Definition of Cushingoid
Cushingoid: Having the constellation of symptoms and signs caused by an excess of cortisol hormone: that is, Cushing syndrome.
While facial puffiness and weight gain are typical features of a Cushingoid appearance, cushing syndrome is an extremely complex hormonal condition that involves many areas of the body. Common symptoms are thinning of the skin, weakness, weight gain, bruising, hypertension, diabetes, thin weak bones (osteoporosis), facial puffiness and, in women, cessation of menstrual periods.
One of the commonest causes of Cushing syndrome is the administration of "cortisol-like medications" for the treatment of diverse diseases. All other cases of Cushing syndrome are due to the excess production of cortisol by the adrenal gland as, for example, due to:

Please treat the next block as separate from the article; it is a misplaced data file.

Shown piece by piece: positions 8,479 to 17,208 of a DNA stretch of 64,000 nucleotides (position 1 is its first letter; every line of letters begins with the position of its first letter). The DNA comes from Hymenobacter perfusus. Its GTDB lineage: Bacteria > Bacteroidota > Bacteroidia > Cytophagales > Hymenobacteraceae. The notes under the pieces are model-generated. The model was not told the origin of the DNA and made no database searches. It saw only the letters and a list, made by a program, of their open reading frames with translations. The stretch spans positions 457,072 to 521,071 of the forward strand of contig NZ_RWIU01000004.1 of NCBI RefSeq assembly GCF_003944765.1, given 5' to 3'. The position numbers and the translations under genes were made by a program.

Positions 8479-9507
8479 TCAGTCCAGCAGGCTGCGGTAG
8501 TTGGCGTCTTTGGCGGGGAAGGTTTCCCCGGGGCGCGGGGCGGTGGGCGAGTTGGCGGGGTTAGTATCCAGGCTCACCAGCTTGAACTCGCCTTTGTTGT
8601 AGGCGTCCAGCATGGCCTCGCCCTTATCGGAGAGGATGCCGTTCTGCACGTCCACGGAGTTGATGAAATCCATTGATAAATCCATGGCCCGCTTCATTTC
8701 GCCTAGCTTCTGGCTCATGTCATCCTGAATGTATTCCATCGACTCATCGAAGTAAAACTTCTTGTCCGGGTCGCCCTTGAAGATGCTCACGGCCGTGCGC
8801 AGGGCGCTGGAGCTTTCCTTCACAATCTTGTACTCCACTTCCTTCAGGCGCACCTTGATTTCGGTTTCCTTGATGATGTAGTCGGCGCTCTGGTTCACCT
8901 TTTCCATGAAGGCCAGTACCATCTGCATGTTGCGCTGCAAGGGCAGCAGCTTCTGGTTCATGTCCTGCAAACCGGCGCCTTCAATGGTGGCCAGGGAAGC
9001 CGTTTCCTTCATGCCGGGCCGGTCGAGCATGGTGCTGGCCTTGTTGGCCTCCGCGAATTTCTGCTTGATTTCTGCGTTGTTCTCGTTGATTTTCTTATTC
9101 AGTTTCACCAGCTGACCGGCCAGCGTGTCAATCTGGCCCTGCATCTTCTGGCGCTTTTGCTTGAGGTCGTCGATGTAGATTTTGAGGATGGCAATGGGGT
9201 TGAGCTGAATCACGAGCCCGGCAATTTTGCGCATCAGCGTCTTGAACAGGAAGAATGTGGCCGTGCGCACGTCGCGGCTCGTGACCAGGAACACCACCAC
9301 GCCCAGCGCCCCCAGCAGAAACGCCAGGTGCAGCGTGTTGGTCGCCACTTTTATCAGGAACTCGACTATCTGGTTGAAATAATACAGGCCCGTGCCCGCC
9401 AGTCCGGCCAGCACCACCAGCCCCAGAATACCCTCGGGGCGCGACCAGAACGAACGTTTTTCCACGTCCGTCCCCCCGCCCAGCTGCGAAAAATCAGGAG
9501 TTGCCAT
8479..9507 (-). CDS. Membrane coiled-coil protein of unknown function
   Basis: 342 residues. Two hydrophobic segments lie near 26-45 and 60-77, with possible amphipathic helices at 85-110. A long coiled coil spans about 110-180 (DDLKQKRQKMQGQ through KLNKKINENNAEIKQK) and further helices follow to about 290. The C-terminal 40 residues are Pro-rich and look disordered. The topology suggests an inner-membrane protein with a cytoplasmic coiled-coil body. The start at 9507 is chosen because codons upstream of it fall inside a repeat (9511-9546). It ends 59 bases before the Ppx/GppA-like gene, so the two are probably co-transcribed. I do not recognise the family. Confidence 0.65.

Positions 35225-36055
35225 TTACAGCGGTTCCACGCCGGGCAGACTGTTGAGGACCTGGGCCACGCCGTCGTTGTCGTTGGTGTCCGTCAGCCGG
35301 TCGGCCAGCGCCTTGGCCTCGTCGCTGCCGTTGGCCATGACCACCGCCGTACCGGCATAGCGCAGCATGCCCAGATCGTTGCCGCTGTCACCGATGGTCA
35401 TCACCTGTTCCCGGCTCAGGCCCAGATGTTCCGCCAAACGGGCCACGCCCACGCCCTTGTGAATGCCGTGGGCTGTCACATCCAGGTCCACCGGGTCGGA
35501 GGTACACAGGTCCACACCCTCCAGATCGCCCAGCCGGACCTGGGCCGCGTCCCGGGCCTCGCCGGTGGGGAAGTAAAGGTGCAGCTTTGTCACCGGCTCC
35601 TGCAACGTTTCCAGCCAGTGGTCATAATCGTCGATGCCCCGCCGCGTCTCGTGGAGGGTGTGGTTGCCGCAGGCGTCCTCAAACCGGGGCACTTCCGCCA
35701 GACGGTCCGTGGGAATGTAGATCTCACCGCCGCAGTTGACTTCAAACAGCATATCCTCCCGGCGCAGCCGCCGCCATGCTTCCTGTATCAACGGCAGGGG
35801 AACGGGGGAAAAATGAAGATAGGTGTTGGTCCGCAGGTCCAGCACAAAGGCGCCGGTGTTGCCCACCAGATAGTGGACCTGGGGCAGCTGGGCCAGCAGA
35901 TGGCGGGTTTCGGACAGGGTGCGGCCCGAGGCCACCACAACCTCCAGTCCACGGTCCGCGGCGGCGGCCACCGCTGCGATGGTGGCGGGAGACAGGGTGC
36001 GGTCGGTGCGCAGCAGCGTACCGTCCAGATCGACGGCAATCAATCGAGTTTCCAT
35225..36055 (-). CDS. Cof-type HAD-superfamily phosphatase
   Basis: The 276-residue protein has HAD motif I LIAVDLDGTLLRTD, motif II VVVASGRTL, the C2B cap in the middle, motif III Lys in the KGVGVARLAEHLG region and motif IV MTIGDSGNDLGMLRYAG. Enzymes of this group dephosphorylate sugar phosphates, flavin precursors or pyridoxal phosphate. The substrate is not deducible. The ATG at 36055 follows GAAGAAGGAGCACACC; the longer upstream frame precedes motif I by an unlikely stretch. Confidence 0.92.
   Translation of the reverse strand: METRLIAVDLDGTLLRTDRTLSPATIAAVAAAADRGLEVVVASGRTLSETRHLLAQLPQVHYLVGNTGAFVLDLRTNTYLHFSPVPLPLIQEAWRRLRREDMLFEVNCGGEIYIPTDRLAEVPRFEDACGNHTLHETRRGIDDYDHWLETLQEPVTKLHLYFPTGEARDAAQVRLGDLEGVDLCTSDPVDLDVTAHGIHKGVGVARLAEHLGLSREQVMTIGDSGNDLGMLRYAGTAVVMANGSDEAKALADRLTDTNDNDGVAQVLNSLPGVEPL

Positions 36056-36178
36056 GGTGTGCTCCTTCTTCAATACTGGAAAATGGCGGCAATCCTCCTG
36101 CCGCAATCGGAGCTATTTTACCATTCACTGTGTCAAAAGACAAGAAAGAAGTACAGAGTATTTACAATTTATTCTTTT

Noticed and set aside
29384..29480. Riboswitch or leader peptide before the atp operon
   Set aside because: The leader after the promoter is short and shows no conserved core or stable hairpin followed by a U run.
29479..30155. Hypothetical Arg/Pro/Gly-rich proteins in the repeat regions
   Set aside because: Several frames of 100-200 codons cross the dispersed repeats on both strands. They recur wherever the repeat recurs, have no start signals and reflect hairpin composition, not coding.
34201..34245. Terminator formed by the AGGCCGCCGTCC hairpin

The neurosurgeon Harvey Cushing (1869-1939) described excessive production of cortisol by the adrenal gland due specifically to an ACTH-secreting pituitary adenoma, a benign pituitary tumor that puts out ACTH (AdrenoCorticoTropic Hormone). This drives the adrenal gland to overproduce cortisol.
Last Editorial Review: 8/28/2013
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